Volume 12, Issue 3
  • ISSN 1871-1340
  • E-ISSN: 1871-1375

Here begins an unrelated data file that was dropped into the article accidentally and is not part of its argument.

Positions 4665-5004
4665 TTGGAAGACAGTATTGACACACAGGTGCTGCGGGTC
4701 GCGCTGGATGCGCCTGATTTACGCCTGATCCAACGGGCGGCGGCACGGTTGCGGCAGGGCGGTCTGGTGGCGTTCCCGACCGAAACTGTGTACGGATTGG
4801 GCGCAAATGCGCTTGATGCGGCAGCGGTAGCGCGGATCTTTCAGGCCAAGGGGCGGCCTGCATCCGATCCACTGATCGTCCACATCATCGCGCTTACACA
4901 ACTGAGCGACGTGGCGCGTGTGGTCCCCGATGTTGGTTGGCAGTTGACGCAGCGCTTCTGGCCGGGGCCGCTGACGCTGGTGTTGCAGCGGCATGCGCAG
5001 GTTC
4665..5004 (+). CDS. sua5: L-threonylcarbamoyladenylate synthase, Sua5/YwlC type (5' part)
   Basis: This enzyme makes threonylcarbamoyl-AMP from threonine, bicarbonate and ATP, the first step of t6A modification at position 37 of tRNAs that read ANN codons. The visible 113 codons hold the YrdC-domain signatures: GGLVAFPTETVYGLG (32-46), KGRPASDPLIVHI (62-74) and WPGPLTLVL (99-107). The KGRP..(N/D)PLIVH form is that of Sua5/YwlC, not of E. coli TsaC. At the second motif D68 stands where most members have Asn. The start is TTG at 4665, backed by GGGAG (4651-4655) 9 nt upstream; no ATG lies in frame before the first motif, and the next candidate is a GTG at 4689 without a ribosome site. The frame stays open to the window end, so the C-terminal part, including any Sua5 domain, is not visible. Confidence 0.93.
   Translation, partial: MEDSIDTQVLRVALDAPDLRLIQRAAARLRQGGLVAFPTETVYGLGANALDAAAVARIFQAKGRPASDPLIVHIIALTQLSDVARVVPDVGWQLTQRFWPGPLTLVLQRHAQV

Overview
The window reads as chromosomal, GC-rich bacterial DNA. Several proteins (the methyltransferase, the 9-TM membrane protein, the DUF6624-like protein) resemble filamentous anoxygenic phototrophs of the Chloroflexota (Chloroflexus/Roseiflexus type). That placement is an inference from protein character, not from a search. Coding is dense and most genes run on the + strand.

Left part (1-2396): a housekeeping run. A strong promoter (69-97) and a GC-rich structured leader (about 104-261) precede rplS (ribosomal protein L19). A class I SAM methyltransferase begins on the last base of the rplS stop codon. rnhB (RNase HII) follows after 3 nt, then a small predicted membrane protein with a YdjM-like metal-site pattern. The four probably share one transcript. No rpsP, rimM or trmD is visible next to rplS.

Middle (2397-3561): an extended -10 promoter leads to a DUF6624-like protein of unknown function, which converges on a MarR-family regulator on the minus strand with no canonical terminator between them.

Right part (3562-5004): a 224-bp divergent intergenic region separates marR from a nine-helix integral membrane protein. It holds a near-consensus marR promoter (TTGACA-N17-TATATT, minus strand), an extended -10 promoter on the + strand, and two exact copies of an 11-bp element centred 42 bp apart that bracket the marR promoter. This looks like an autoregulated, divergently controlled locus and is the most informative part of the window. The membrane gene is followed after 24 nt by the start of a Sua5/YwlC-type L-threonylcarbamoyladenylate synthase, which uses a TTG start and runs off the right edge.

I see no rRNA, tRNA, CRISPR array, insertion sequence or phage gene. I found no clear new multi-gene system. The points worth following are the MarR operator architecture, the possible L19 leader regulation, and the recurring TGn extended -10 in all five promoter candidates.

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We examined the effects of emotion information (valence, arousal, and emotional experience) on lexical decision and semantic categorization (using a “Is the word pain-related or not?” decision criterion) performance for pain-related words. Using linear mixed-effects modeling, we observed facilitatory effects of emotional experience in both tasks, such that faster responses were associated with higher emotional experience ratings. We observed a marginally significant valence effect in the semantic categorization task, such that faster responses were associated with more unpleasantness ratings. These effects were observed even with several other predictor variables (e.g., frequency, age of acquisition, concreteness, physical pain experience ratings) included in the analyses. These results suggest that the dimensions of emotional experience and (to a lesser degree) valence underlie emotion conceptual knowledge of pain-related words; however, their influence appears to be dynamic, depending on task demands.


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